AB InBev’s story is a masterclass of global brand consolidation. Perhaps you don’t know their name, but you’d be lying if you said you haven’t seen their products. The company produces and sells more than 500 brands worldwide, most of which are beers. Its entire history of mergers and acquisitions is hard to cover, but the 4 mentioned on our chart are the most significant on its quest for global domination.
Our research shows that the company’s Latin American division is its most significant. On our chart, you can see its massive volume growth and in 2020, it accounted for more than half of the company’s sales volume (volume, in this case, is actual liters of beer sold).
The company was officially born with the merger of Brazilian Ambev and Belgian Interbrew in 2004. Both companies were already huge in their territories, with smaller past acquisitions of local beer brands. Ambev is still publicly traded independently and is Brazil’s 5th largest company. AB InBev’s next target for growth in the region was the historic acquisition of Mexico’s biggest beer company, Grupo Modelo, for $20.1B in 2012. Since then, the yearly volume has increased 35%, and it sold 27 billion liters of beers in the continent in 2020.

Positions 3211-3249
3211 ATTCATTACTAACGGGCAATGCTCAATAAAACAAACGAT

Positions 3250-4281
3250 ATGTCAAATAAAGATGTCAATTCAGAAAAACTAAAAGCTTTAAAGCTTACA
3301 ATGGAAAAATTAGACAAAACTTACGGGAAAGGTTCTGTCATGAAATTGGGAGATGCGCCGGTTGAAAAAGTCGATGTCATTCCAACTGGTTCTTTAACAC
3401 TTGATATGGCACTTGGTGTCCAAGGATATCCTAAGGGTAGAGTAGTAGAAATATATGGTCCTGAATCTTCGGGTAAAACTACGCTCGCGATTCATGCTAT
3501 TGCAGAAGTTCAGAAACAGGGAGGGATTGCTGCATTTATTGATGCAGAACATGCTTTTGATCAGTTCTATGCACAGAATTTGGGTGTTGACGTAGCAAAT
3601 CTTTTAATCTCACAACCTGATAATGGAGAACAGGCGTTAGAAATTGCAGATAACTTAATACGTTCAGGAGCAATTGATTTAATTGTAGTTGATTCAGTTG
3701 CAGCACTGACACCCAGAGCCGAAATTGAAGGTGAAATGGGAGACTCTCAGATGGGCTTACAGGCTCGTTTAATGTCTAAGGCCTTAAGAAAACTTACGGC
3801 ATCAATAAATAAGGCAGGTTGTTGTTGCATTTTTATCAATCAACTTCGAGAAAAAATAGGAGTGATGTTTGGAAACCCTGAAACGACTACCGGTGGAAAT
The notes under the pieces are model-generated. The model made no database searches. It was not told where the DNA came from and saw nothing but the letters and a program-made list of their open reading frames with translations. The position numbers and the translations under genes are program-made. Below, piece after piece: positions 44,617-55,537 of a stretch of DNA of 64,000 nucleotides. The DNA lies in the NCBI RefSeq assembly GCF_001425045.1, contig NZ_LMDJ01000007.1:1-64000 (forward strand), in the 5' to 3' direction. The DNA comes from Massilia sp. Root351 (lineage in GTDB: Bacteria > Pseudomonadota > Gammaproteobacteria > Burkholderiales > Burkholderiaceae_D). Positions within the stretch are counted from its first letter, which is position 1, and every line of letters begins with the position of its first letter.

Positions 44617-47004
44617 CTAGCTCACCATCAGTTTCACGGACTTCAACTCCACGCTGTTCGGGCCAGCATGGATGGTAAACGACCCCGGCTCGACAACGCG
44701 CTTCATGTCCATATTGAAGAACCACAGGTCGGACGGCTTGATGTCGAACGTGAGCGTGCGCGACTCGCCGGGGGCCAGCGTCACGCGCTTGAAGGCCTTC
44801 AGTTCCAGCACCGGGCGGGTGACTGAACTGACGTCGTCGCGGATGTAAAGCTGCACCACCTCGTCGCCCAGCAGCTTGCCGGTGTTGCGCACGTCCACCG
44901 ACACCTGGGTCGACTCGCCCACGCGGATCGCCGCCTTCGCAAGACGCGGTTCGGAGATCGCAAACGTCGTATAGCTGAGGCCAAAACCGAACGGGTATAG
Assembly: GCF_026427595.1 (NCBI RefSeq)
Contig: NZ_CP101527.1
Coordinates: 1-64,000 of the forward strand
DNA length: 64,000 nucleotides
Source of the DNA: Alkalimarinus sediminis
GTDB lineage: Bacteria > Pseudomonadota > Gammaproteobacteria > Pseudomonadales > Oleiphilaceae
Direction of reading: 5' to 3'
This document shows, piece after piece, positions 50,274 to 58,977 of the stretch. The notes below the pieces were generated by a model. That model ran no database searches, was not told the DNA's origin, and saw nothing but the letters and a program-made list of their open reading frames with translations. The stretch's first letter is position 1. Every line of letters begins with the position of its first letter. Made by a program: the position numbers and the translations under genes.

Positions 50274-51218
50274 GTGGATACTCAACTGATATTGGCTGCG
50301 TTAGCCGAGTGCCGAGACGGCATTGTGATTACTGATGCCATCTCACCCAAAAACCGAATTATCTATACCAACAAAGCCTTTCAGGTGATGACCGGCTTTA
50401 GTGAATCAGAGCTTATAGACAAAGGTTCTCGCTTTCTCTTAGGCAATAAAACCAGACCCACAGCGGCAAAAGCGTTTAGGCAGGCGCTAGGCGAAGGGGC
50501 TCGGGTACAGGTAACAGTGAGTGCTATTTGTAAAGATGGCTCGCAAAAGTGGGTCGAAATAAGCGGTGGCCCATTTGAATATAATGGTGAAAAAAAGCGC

Earnings data suggests that the company’s consolidation of North American brands hasn’t paid off quite as well. Since the merger with Anheuser-Busch (Bud Light’s makers), which put the “AB” in AB InBev, its yearly North American revenues have barely grown, and its volume has decreased 20%.
AB InBev’s crowning jewel as the world’s largest beer maker happened in 2016 when it merged with SAB Miller (Miller Lite’s makers); the deal was worth $100B.